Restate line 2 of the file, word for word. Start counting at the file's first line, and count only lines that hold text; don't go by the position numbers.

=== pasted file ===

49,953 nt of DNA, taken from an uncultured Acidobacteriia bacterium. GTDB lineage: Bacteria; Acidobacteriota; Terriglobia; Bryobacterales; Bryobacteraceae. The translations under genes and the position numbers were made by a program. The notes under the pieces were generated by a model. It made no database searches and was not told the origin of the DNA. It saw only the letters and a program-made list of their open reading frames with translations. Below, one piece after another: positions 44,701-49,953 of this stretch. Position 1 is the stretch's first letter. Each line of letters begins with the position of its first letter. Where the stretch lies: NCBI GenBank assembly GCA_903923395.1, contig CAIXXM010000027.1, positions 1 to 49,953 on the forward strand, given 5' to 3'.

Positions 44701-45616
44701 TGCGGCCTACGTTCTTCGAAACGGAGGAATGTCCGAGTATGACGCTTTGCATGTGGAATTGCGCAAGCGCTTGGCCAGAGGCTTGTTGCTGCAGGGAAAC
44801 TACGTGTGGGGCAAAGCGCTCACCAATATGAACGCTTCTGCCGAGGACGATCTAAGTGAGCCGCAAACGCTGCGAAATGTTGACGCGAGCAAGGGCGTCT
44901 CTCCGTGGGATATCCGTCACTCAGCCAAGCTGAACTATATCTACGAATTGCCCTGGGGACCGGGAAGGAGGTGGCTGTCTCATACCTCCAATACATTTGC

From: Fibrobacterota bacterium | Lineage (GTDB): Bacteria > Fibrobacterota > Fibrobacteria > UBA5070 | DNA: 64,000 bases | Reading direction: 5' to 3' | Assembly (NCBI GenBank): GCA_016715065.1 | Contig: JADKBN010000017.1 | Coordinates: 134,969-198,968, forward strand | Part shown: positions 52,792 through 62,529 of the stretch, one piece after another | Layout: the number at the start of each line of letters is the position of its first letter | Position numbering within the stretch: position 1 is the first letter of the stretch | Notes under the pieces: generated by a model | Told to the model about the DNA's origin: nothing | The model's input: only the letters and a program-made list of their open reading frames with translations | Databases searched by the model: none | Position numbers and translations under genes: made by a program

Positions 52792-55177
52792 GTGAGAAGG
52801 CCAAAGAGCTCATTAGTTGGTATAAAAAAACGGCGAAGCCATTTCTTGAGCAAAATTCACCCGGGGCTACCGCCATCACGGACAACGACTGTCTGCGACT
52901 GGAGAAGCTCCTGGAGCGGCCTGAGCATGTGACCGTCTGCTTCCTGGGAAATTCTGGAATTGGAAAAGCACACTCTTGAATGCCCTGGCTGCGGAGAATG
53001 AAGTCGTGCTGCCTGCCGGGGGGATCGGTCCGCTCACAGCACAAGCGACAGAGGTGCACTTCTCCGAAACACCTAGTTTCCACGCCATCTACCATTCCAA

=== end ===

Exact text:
Positions 44701-45616